There is an old joke about the unemployment line: If it was actually moving, it wouldn't be a line, it would be a parade! Depending on the time of the year, and even time of the day, chances are the shop is going to have a line and it could even be a long line. It would be easy to say the line of customers is a good thing, as it means business is strong and customers are even willing to wait for service.
However, a long line of customers shouldn't simply be seen as a "happy problem," it could be an opportunity that results in happy customers and return business. To ensure customers are made to feel welcome, have their vehicles serviced quickly and back on the road could be the first step in what could be a customer that will be back again in the future.
As more customers do their shopping from their phones, and are used to self-checkout at many retailers, they're increasingly less patient while waiting in lines. Simply put, post pandemic, regardless of the time of year, no one likes waiting in line, and while customers lined up out of the door at lunch time at Chipotle is almost expected, quick lube shops are based around fast service. Long lines could actually make customers decide to come back another time, which can translate into them not actually coming back at all. Failing to address this problem is simply bad for the bottom line.
The business model of the quick lube industry is built around fast service, so a line of customers is actually counterintuitive. It isn't what many customers expect, especially for those trying to run a few errands during lunchtime—and still plan to grab a burrito before heading back to the office. When hunger is involved, and there is just an hour break at lunch time, one line is going to take a priority and it isn't the oil change.
Therefore, it is very important to keep the line moving and the customer happy, says Jeffrey Crafton, director of quick lube operations for the Sayle Oil Company.
"That's what sets us apart from dealerships and other business models," Crafton tells NOLN. "Customers come to us so that they can get their oil changed quickly and get back on the road. If you're unable to provide that to them, they will go on down the road to someone who will!"
Long lines can be a headache for any business model that relies on quick service, yet there are a number of ways to make the most out of the time the customer spends waiting. This can include assigning someone to walk out, greet the client, and even perform some tasks. That's something no fast food restaurant could ever hope to do.
Whatever services can be done before the car reaches the bay will reduce the time it spends inside the shop, and therefore the time the customer spends waiting. It will in-turn make the lines move faster.
"This does happen at our shops," explains Crafton. "We try to greet every customer within 30 seconds of them hitting the lot so that we can figure out what service they are looking for and so that we can direct them to the correct bay. We feel like acknowledging the customer as soon as possible is important. They are more likely to stay if you get to them right away."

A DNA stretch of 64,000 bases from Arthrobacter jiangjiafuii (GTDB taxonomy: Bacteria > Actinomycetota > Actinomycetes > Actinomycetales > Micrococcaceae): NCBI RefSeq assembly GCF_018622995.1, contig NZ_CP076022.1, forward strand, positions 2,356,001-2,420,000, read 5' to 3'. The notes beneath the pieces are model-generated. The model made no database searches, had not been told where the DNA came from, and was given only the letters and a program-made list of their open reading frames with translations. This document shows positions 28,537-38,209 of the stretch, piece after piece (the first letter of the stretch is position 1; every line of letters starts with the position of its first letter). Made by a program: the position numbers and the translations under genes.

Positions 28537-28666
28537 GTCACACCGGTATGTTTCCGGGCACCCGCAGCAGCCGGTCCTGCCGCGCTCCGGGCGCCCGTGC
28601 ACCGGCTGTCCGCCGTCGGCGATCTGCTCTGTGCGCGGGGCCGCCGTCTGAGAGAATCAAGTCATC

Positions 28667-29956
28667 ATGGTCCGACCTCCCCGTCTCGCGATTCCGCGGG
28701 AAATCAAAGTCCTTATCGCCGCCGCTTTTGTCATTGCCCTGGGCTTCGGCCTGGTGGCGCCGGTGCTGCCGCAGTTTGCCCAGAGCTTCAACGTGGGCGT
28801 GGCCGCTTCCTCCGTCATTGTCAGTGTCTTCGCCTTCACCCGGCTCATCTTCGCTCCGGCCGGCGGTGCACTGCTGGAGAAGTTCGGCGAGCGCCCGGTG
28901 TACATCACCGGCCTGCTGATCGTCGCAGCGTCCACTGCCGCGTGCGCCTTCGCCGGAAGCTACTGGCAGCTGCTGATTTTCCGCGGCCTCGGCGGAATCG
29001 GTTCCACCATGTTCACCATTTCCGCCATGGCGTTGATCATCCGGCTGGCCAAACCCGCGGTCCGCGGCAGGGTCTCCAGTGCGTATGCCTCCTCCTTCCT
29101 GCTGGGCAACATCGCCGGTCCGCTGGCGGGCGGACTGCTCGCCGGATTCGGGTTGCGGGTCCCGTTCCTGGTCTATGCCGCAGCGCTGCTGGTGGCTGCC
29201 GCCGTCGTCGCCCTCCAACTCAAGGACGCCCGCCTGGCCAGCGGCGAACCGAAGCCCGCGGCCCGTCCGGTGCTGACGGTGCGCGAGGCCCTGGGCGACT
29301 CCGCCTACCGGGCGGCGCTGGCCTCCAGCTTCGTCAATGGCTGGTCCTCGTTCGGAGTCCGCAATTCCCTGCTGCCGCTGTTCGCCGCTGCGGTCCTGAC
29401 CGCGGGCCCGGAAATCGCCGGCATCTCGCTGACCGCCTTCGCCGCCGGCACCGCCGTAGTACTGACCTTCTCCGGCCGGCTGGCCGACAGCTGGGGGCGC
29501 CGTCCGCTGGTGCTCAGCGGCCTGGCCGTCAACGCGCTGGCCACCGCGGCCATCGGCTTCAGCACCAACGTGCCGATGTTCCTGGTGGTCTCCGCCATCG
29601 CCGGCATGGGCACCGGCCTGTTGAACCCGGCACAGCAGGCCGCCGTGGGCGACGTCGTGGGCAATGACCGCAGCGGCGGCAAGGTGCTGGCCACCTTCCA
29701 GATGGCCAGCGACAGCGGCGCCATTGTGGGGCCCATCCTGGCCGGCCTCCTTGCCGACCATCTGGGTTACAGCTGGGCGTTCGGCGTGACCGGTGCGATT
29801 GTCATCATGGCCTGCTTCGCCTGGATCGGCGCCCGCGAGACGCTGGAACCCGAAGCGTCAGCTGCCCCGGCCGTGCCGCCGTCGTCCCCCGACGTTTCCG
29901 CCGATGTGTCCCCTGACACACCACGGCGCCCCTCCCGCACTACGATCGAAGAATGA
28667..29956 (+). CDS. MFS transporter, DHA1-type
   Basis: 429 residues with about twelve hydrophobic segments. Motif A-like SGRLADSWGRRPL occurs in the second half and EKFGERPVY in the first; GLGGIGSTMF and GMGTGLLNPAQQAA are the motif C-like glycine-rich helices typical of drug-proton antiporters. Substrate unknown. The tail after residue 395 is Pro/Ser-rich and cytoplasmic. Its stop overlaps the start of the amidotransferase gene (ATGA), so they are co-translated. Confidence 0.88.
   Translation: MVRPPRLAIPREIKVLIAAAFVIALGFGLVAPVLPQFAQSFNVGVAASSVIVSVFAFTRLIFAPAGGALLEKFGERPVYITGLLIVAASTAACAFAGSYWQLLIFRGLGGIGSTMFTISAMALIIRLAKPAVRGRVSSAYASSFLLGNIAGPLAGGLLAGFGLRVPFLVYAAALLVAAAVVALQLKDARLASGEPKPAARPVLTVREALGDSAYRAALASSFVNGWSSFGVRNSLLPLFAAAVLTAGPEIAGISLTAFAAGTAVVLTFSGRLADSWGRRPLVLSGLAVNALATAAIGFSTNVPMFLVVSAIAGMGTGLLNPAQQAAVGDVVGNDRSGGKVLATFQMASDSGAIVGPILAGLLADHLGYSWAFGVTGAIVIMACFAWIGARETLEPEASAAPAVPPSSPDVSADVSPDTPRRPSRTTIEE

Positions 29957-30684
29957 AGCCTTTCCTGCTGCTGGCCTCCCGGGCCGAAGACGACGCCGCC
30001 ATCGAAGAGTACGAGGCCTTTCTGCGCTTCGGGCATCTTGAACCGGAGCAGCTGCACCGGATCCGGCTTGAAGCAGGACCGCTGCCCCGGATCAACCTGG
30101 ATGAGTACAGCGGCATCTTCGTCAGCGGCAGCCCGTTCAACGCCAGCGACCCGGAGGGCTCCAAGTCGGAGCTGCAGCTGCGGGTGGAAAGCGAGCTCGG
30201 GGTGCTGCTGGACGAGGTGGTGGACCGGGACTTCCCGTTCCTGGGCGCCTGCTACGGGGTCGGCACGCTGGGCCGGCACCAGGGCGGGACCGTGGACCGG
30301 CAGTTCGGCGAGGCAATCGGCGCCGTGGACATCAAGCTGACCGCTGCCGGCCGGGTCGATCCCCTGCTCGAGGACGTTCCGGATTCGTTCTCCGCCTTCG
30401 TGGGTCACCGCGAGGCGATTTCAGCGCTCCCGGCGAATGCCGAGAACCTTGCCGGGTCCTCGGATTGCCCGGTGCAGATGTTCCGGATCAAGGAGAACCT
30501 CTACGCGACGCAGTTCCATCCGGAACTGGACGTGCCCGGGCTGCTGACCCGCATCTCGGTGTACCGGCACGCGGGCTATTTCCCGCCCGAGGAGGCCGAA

Ideally, this could be the manager who does the greeting, which can help show customers that their needs are being taken seriously. The manager is also the best person to offer apologies that there is a line, and that service will be done as quickly as possible. That can instill satisfaction with a customer, especially as any apology for delays comes even before they're forced to wait. If possible, the client can be told how long they might be waiting.
"We typically like for our store managers to greet each customer, but that doesn't always work," Crafton says. "When the store manager is unable to, one of our techs will greet the customer to find out what service they are in for. We will also go ahead and start checking tires and fluids so that the customer feels like we are taking care of them from the time they get there, until the time they leave."
Handling some of the tasks while the customer is in line won't speed it up enough that it will actually resemble a parade, but it could help reduce the time once the customer's car is being serviced. It also conveys the urgency the shop sees to address the customer's service.
"This also helps for speeding up the process once the customer is in the bay," says Crafton.
That could actually make the customer feel like the team was able to speed up the service, yet without cutting any services. Moreover, many customers may not count the waiting time as "service time," so the time in the bay may come as a happy surprise. Crafton suggested it can also make the customer feel like they're important, because their needs are being attended to so promptly.
Determining what works best—such as what services can be addressed and who is able to greet the customers—could require some trial and error. The last thing that any solution should bring is a new problem.
"I can't think of any issues in the greeting line other than one customer getting pulled into a bay before someone that was there before them," suggests Crafton. "In instances like this, the greeter has to be paying attention to who was there first, so that they can maneuver the customers around."
However, even issues like this can be addressed once a system is established and the process becomes second nature. In the end, by making the most out of the greeting line can make it move faster.
"It helps speed up the process," he continues. "In our line of work, speed is everything."